The eurozone vs. optimal currency areas
Labor mobility can, to some extent, substitute for the fiscal transfers to which he refers, but Europe doesn't have that to nearly the degree the US does, either.
- Note that a lot of phrases were moved around, but were in both April's statement and today's. Follow the link if you just want to read today's statement.
- At 2:15 Eastern Time (1:15 Central), Bernanke will be giving a press conference that can be watched live at http://www.ustream.tv/federalreserve.
Update: So far, the most interesting thing (I think) he's said is that QE2 was triggered by employment weakness combined with deflationary concerns, implying that QE3 would require a substantial threat of deflation. Update: He says US banks aren't terribly exposed, at least directly, to Greek debt. Also, large banks should be asked to hold more capital than smaller banks, partly to reduce the probability of their failure, but also to "level the playing field" by balancing the funding advantage enjoyed by firms that are expected to be bailed out.
The FOMC statement, as revised:
Information received since the Federal Open Market Committee met in
MarchApril indicates that the economic recovery is proceedingcontinuing at a moderate pace and overall conditions in the, though somewhat more slowly than the Committee had expected. Also, recent labor market are improving graduallyindicators have been weaker than anticipated. The slower pace of the recovery reflects in part factors that are likely to be temporary, including the damping effect of higher food and energy prices on consumer purchasing power and spending as well as supply chain disruptions associated with the tragic events in Japan. Household spending and business investment in equipment and software continue to expand. However, investment in nonresidential structures is still weak, and the housing sector continues to be depressed. Commodity prices have risen significantly since last summer, and concerns about global supplies of crude oil have contributed to a further increase in oil prices since the Committee met in March.Inflation has picked up in recent months, butmainly reflecting higher prices for some commodities and imported goods, as well as the recent supply chain disruptions. However, longer-term inflation expectations have remained stable and measures of underlying inflation are still subdued.
Consistent with its statutory mandate, the Committee seeks to foster maximum employment and price stability. The unemployment rate remains elevated
, and measures of underlying inflation continue to be somewhat low, relative to; however, the Committee expects the pace of recovery to pick up over coming quarters and the unemployment rate to resume its gradual decline toward levels that the Committee judges to be consistent , over the longer run,with its dual mandate. Increases in the prices ofInflation has moved up recently, but the Committee anticipates that inflation will subside to levels at or below those consistent with the Committee's dual mandate as the effects of past energy and other commodities have pushed up inflation in recent monthscommodity price increases dissipate. The Committee expects these effects to be transitory, but it willHowever, the Committee will continue to pay close attention to the evolution of inflation and inflation expectations. The Committee continues to anticipate a gradual return to higher levels of resource utilization in a context of price stability.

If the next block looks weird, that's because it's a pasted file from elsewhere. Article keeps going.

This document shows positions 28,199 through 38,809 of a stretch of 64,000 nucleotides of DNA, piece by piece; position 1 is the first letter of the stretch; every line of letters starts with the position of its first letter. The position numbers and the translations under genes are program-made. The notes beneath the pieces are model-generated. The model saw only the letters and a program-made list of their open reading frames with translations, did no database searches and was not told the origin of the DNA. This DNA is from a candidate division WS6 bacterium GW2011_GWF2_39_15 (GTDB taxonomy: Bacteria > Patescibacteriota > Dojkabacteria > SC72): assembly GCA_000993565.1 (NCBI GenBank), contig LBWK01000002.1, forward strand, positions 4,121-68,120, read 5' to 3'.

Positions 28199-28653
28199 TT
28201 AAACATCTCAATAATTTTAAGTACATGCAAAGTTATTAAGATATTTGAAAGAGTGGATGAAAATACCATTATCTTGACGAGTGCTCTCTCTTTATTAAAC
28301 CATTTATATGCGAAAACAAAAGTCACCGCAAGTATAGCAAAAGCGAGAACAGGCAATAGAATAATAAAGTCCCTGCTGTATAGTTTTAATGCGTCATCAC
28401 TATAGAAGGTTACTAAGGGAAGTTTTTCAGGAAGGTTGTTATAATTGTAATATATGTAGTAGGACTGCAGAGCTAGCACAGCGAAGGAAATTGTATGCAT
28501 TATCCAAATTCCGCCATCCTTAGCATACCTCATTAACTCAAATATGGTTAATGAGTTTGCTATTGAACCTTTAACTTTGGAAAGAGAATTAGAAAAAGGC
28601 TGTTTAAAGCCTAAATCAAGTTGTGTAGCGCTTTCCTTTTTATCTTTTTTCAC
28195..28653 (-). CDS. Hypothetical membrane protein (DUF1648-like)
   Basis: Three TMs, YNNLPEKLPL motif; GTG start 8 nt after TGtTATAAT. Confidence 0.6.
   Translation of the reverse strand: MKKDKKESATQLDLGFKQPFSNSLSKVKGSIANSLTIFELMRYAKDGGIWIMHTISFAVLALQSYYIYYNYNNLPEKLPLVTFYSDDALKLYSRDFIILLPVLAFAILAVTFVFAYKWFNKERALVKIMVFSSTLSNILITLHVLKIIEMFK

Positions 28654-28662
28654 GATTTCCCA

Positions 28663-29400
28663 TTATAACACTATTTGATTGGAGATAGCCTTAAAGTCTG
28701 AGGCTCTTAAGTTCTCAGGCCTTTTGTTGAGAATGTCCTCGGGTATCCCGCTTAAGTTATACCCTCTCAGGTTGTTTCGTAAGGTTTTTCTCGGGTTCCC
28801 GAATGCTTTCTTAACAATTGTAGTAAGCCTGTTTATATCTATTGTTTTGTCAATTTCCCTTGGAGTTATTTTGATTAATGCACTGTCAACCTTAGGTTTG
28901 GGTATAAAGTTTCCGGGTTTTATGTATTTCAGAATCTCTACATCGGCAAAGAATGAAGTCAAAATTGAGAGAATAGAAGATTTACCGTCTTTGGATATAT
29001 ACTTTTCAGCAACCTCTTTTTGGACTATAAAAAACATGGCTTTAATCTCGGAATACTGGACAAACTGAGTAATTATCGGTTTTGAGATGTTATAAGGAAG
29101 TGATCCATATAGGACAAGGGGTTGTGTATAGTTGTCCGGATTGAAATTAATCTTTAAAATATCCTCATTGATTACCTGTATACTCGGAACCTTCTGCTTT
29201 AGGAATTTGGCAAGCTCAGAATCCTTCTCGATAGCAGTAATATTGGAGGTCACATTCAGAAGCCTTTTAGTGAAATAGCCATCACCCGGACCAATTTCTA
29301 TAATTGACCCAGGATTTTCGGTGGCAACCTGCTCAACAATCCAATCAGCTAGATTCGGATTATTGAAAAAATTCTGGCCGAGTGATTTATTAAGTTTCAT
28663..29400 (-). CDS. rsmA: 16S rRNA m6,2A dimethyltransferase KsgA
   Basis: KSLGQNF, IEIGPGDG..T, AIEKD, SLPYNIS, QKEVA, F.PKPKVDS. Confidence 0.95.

a stronger pace ofthe ongoing economic recovery and to help ensure that inflation, over time, is at levels consistent with its mandate, the Committee decided today to continue expanding its holdings of securities as announced in November. In particular, the Committee is maintaining its existing policy of reinvesting principal payments from its securities holdings and will complete purchases of $600 billion of longer-term Treasury securities by the end of the current quarter. The Committee will regularly review the size and composition of its securities holdings in light of incoming information and is prepared to adjust those holdings as needed to best foster maximum employment and price stability. The Committee will maintainkeep the target range for the federal funds rate at 0 to 1/4 percent and. The Committee continues to anticipate that economic conditions ,— including low rates of resource utilization , subdued inflation trends, and stable inflation expectations,and a subdued outlook for inflation over the medium run — are likely to warrant exceptionally low levels for the federal funds rate for an extended period. The Committee will complete its purchases of $600 billion of longer-term Treasury securities by the end of this month and will maintain its existing policy of reinvesting principal payments from its securities holdings. The Committee will regularly review the size and composition of its securities holdings and is prepared to adjust those holdings as appropriate.
The Committee will
continue tomonitor the economic outlook and financial developments and will employ its policy tools as necessary to support the economic recovery and to help ensure that inflation, over time, is at levels consistent with its mandateact as needed to best foster maximum employment and price stability.
Voting for the FOMC monetary policy action were: Ben S. Bernanke, Chairman; William C. Dudley, Vice Chairman; Elizabeth A. Duke; Charles L. Evans; Richard W. Fisher; Narayana Kocherlakota; Charles I. Plosser; Sarah Bloom Raskin; Daniel K. Tarullo; and Janet L. Yellen.Possibly moved phrases:
. The Committee will regularly review the size and composition of its securities holdings
purchases of $600 billion of longer-term Treasury securities by the end of
its existing policy of reinvesting principal payments from its securities holdings
as needed to best foster maximum employment and price stability
and is prepared to adjust those holdings